Adverse drug reactions due to Doribax 500 mg are listed as follows by frequency category. Frequency categories are defined as follows: Very common (≥1/10); common (≥1/100 to <1/10); uncommon (≥1/1000 to <1/100).
Within each frequency grouping, undesirable effects are presented in order of decreasing seriousness.
Adverse Drug Reactions Identified During Clinical Trials with Doribax: Infections and Infestation: Common: Oral candidiasis, vulvomycotic infection.
Immune System Disorders: Uncommon: Hypersensitivity reactions (see Precautions).
Nervous System Disorders: Very Common: Headache.
Vascular Disorders: Common: Phlebitis.
Gastrointestinal Disorders: Common: Nausea, diarrhoea. Uncommon: C. difficile colitis (see Precautions).
Hepatobiliary Disorders: Common: Increased hepatic enzyme.
Skin and Subcutaneous Tissue Disorders: Common: Pruritus, rash.
Adverse Drug Reactions Identified During Post-Marketing Experience with Doribax: Blood and the Lymphatic System Disorders: Frequency Not Known: Neutropenia.
Immune System Disorders: Frequency Not Known: Anaphylaxis (see Precautions).
Drug Interactions
Doripenem undergoes little to no Cytochrome P-450 (CYP450) mediated metabolism. Based on in vitro studies it is not expected that doripenem will inhibit or induce the activities of CYP450. Therefore, no CYP450-related drug interactions are to be expected (see Pharmacokinetics under Actions).
Carbapenem antibacterial agents may reduce serum valproic acid concentrations. Serum concentrations of valproic acid should be monitored if Doribax is administered concomitantly with valproic acid.
Probenecid competes with doripenem for renal tubular secretion and reduces the renal clearance of doripenem. In an interaction study, the mean doripenem AUC increased by 75% following co-administration with probenecid. Therefore, co-administration of probenecid with Doribax is not recommended. An interaction with other drugs eliminated by renal tubular secretion cannot be excluded.
Incompatibilities: Doribax must not be mixed with other medicinal products except those mentioned in Shelf-life under Storage.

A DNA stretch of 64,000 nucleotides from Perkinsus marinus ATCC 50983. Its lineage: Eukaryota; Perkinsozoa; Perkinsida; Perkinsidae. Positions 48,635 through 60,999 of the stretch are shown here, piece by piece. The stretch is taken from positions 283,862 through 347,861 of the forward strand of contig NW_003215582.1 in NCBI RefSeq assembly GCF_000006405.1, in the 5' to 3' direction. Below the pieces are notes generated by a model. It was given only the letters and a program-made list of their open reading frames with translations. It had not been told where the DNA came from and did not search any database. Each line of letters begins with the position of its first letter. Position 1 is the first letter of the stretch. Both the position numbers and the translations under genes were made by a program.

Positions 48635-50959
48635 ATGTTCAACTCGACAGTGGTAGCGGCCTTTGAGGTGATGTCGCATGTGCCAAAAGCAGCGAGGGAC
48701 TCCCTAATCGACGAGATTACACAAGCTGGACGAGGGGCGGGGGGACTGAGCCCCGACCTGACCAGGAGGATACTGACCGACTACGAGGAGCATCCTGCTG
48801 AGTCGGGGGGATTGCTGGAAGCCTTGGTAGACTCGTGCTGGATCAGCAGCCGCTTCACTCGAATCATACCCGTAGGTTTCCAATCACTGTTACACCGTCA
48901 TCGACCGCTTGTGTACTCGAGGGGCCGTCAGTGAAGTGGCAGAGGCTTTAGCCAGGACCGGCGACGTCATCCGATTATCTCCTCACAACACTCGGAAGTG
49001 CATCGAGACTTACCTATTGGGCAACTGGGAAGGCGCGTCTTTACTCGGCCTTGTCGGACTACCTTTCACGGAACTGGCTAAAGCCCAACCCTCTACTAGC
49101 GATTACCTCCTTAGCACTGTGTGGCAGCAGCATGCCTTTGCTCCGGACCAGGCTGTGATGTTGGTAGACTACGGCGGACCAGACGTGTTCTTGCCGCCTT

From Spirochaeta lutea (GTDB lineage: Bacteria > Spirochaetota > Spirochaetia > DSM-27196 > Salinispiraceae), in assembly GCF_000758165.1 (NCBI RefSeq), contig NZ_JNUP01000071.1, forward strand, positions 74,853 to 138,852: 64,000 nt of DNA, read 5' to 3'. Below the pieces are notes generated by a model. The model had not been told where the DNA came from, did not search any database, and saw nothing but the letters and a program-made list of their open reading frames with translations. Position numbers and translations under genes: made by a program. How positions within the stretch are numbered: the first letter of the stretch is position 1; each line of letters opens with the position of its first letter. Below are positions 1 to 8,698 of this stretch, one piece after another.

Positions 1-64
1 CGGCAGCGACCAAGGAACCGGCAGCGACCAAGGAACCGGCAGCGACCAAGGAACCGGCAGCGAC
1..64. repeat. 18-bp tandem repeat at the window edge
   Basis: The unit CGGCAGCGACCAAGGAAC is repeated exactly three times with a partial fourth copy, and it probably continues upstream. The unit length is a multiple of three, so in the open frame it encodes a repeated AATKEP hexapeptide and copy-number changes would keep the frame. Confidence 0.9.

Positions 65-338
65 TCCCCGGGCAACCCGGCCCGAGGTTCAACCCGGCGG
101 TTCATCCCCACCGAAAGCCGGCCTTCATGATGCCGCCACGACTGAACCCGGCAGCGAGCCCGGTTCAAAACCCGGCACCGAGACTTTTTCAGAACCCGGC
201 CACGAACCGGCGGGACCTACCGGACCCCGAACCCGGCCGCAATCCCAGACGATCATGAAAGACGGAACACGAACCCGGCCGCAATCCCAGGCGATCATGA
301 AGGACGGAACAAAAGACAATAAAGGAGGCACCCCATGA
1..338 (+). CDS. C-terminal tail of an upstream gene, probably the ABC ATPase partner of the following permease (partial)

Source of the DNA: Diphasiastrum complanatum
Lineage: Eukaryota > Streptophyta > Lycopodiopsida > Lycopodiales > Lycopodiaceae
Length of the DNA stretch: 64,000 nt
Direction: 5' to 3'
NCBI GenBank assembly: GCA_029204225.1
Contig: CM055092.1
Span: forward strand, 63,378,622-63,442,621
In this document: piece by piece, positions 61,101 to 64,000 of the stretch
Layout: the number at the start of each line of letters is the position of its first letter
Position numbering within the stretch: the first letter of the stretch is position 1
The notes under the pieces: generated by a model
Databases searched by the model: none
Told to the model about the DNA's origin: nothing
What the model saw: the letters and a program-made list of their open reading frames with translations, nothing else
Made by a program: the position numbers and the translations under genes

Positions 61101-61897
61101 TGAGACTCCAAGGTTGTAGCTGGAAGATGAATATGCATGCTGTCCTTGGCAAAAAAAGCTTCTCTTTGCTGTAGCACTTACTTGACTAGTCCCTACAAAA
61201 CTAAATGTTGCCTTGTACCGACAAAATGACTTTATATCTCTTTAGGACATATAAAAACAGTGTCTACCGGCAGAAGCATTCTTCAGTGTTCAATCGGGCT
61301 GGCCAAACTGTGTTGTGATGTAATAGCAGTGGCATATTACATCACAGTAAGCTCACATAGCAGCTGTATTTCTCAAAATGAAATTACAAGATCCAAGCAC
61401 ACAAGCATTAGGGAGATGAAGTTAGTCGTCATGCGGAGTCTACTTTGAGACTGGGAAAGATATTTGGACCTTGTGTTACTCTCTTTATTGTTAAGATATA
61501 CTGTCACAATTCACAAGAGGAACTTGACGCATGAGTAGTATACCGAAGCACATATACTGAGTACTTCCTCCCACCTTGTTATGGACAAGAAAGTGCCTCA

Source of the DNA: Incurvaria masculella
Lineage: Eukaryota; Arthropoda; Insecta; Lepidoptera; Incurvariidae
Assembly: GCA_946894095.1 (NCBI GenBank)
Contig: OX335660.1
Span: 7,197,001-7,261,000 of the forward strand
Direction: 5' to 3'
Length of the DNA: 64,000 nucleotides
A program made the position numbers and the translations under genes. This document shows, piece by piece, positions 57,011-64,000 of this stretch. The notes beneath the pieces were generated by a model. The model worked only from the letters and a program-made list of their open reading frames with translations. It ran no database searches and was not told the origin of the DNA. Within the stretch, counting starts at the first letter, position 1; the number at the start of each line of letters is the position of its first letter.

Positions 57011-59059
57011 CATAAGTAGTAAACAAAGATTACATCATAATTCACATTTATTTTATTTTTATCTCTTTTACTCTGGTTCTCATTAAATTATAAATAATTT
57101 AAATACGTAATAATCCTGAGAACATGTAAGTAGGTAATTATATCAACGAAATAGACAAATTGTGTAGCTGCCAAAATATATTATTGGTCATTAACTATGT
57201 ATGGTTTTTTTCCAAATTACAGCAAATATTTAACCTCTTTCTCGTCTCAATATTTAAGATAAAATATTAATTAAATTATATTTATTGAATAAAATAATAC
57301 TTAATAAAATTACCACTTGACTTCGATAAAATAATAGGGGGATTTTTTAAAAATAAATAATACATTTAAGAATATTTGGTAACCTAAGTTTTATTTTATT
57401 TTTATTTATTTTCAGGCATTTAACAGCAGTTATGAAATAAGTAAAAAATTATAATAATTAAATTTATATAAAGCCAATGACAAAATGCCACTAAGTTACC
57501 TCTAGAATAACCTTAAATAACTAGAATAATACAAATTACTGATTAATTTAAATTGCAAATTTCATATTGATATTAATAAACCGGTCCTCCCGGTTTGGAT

Caution For Usage
Each vial is for single use only.
Doribax is reconstituted and then further diluted prior to infusion.
Preparation of 500-mg Dose of Solution for Infusion: Add 10 mL of sterile water for injections or sodium chloride 9 mg/mL (0.9%) solution for injection to the vial and shake it to form a suspension.
Inspect the suspension visually for foreign matter. Note: The suspension is not for direct infusion.
Withdraw the suspension using a syringe and needle and add it to an infusion bag containing 100 mL of either sodium chloride 9 mg/mL (0.9%) solution for injection or dextrose 50 mg/mL (5%) solution for injection and mix to complete dissolution. Infuse all of this solution to administer a 500-mg dose of doripenem.
Preparation of 250-mg Dose of Solution for Infusion for Patients with Moderate or Severe Renal Impairment: Add 10 mL of sterile water for injections or sodium chloride 9 mg/mL (0.9%) solution for injection to the vial and shake it to form a suspension.
Inspect the suspension visually for foreign matter. Note: The suspension is not for direct infusion.
Withdraw the suspension using a syringe and needle and add it to an infusion bag containing 100 mL of either sodium chloride 9 mg/mL (0.9%) solution for injection or dextrose 50 mg/mL (5%) solution for injection and mix to complete dissolution. Remove 55 mL of this solution from the infusion bag and discard. Infuse all of the remaining solution to administer a 250-mg dose of doripenem.
Doribax solutions for infusion range from clear, colourless solutions to solutions that are clear and slightly yellow. Variations in colour within this range do not affect the potency of the product.
Any unused product or waste material should be disposed of in accordance with local requirements.
Do not store above 30°C.
Shelf-Life: Storage of Reconstituted Solutions: Upon reconstitution with sterile water for injections or sodium chloride 9 mg/mL (0.9%) solution for injection, Doribax suspension in the vial may be held for up to 1 hr below 30°C prior to transfer and dilution in the infusion bag.
Following dilution in the infusion bag with sodium chloride 9 mg/mL (0.9%) solution for injection or dextrose 50 mg/mL (5%) solution for injection, Doribax infusions stored at controlled room temperature (25±2°C) or under refrigeration should be completed according to the times in the following: Sodium chloride 9 mg/mL (0.9%) solution for injection: Solution stored at 25±2°C: 12 hrs; solution stored in a refrigerator (2°-8°C): 72 hrs*.
+Dextrose 50 mg/mL (5%) solution for injection: Solution stored at 25±2°C: 4 hrs; solution stored in a refrigerator (2°-8°C): 24 hrs*.
*Once removed from the refrigerator, infusions should be completed within the room temperature (25±2°C) stability time, provided the total refrigeration time, time to reach room temperature (25±2°C) and infusion does not exceed refrigeration stability time.
+Dextrose 50 mg/mL (5%) solution for injection should not be used for infusion durations >1 hr.
Chemical and physical in-use stability has been demonstrated for the times and solutions shown previously.
From a microbiological point of view, the product should be used immediately. If not used immediately, in-use storage times and conditions prior to use are the responsibility of the user and would normally not be longer than 24 hrs at 2°-8°C, unless reconstitution/dilution has taken place in controlled and validated aseptic conditions.
MIMS Class
ATC Classification
J01DH04 - doripenem ; Belongs to the class of carbapenems. Used in the systemic treatment of infections.
Vial 500 mg (white to slightly yellowish off-white crystalline powder for infusion) x 10's.